This course aims to provide an environment for students to learn essential facts and develop models and frameworks to understand the development of transportation policy, the making of transportation plans, and the deployment of transportation technologies. The course uses a mixture of traditional lectures and interactive learning through case studies, discussions, and in-class debates. Both the lectures and the cases allow the students to develop an inductive understanding of transportation. The course will be successful if at the end, the student has developed a worldview on transportation (not necessarily the same as mine) and has an appreciation for the merits and demerits of various points of view on transportation issues. The course seeks an integrative approach for transportation, and though the stories in lectures will primarily be told mode by mode, there are a number of opportunities to see the relationships between modes, in their structure in function, and in the learning as one mode adopts successful (and unsuccessful) attributes of others.
Diversity, Equity, and Inclusion Highlights
PA 5206: City of White Supremacy (3 cr.)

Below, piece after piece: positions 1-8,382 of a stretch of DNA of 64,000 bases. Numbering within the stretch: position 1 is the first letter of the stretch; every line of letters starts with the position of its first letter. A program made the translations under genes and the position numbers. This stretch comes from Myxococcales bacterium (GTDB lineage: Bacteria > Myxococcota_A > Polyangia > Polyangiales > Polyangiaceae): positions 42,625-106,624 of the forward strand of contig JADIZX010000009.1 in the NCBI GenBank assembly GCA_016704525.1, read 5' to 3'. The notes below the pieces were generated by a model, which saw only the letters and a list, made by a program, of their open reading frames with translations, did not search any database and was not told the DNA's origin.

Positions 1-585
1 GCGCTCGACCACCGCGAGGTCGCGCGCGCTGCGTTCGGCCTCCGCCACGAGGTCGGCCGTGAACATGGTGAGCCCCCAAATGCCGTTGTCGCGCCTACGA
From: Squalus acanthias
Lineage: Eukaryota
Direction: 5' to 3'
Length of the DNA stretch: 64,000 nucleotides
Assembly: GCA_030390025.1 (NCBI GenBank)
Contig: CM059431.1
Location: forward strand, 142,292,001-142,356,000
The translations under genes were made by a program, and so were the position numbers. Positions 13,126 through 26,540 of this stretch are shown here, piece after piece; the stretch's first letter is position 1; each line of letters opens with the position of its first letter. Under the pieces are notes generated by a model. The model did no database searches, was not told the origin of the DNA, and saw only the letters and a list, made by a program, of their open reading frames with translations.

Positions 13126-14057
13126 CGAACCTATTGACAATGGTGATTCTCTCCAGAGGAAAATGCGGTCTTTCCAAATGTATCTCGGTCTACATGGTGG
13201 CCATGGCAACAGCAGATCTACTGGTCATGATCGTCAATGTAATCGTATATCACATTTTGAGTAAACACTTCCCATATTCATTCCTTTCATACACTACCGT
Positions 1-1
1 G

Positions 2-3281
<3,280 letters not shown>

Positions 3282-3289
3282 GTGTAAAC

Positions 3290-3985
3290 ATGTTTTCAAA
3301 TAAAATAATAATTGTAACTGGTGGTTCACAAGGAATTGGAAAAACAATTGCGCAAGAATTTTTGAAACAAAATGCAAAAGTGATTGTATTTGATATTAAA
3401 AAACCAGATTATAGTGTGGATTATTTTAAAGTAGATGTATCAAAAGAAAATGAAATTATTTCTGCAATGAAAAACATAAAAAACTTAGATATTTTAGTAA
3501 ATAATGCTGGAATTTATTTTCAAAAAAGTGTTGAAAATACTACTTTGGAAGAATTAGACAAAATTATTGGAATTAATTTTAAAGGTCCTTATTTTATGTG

Instructor: Ed Goetz
In this course we examine how planning relates to white supremacy (and vice versa), and how U.S. cities can be well understood as living and adapting expressions of the system of racial hierarchy and domination that has characterized the country throughout its historical development.
PA 5490, sec. 1: The Civil Rights and Black Power Movement, 1954–1984 (3 cr.)
Instructor: Keith Mayes
The "second reconstruction." Failure of Reconstruction, abdication of black civil rights in 19th century. Post-1945 assault on white supremacy via courts/state, grass-roots southern movement in 1950s/1960s. Black struggle in north and west, emphasis on Black Power by new organizations/ideologies/leaders. Ascendancy of Reagan, conservative assault on movement.